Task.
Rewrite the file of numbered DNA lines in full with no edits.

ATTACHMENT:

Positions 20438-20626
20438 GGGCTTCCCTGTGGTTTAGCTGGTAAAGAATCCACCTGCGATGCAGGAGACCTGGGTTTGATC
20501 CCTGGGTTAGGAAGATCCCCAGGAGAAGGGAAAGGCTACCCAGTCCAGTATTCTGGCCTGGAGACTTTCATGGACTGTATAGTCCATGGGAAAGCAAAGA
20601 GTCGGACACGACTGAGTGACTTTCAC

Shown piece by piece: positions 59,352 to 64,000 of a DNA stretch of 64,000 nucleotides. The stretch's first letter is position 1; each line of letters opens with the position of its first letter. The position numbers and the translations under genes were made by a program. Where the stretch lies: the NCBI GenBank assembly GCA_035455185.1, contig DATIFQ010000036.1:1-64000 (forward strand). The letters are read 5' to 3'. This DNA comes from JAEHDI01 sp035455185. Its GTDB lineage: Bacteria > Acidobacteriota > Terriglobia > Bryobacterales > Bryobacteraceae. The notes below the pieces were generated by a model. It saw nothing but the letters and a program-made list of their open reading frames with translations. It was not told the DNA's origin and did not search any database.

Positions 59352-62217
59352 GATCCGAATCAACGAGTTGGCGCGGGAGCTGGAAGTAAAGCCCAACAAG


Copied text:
Positions 20438-20626
20438 GGGCTTCCCTGTGGTTTAGCTGGTAAAGAATCCACCTGCGATGCAGGAGACCTGGGTTTGATC
20501 CCTGGGTTAGGAAGATCCCCAGGAGAAGGGAAAGGCTACCCAGTCCAGTATTCTGGCCTGGAGACTTTCATGGACTGTATAGTCCATGGGAAAGCAAAGA
20601 GTCGGACACGACTGAGTGACTTTCAC

Shown piece by piece: positions 59,352 to 64,000 of a DNA stretch of 64,000 nucleotides. The stretch's first letter is position 1; each line of letters opens with the position of its first letter. The position numbers and the translations under genes were made by a program. Where the stretch lies: the NCBI GenBank assembly GCA_035455185.1, contig DATIFQ010000036.1:1-64000 (forward strand). The letters are read 5' to 3'. This DNA comes from JAEHDI01 sp035455185. Its GTDB lineage: Bacteria > Acidobacteriota > Terriglobia > Bryobacterales > Bryobacteraceae. The notes below the pieces were generated by a model. It saw nothing but the letters and a program-made list of their open reading frames with translations. It was not told the DNA's origin and did not search any database.

Positions 59352-62217
59352 GATCCGAATCAACGAGTTGGCGCGGGAGCTGGAAGTAAAGCCCAACAAG